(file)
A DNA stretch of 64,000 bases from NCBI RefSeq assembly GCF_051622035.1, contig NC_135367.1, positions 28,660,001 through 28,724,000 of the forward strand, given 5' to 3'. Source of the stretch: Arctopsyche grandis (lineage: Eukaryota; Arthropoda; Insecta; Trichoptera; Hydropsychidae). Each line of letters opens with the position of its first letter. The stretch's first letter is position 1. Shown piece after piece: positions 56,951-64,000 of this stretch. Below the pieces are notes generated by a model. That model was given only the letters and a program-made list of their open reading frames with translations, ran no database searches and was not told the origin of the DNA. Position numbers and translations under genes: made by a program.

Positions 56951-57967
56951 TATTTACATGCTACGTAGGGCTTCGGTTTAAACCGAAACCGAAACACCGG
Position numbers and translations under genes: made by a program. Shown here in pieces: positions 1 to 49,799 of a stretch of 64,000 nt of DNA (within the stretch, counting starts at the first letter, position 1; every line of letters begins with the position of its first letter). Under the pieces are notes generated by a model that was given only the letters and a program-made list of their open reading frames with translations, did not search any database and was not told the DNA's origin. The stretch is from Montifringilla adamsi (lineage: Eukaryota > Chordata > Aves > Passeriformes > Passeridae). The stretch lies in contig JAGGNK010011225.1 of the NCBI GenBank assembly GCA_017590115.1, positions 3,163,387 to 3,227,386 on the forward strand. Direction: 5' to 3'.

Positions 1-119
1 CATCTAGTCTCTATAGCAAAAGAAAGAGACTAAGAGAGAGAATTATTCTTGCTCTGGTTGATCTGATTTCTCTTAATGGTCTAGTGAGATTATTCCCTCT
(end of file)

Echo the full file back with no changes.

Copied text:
A DNA stretch of 64,000 bases from NCBI RefSeq assembly GCF_051622035.1, contig NC_135367.1, positions 28,660,001 through 28,724,000 of the forward strand, given 5' to 3'. Source of the stretch: Arctopsyche grandis (lineage: Eukaryota; Arthropoda; Insecta; Trichoptera; Hydropsychidae). Each line of letters opens with the position of its first letter. The stretch's first letter is position 1. Shown piece after piece: positions 56,951-64,000 of this stretch. Below the pieces are notes generated by a model. That model was given only the letters and a program-made list of their open reading frames with translations, ran no database searches and was not told the origin of the DNA. Position numbers and translations under genes: made by a program.

Positions 56951-57967
56951 TATTTACATGCTACGTAGGGCTTCGGTTTAAACCGAAACCGAAACACCGG
Position numbers and translations under genes: made by a program. Shown here in pieces: positions 1 to 49,799 of a stretch of 64,000 nt of DNA (within the stretch, counting starts at the first letter, position 1; every line of letters begins with the position of its first letter). Under the pieces are notes generated by a model that was given only the letters and a program-made list of their open reading frames with translations, did not search any database and was not told the DNA's origin. The stretch is from Montifringilla adamsi (lineage: Eukaryota > Chordata > Aves > Passeriformes > Passeridae). The stretch lies in contig JAGGNK010011225.1 of the NCBI GenBank assembly GCA_017590115.1, positions 3,163,387 to 3,227,386 on the forward strand. Direction: 5' to 3'.

Positions 1-119
1 CATCTAGTCTCTATAGCAAAAGAAAGAGACTAAGAGAGAGAATTATTCTTGCTCTGGTTGATCTGATTTCTCTTAATGGTCTAGTGAGATTATTCCCTCT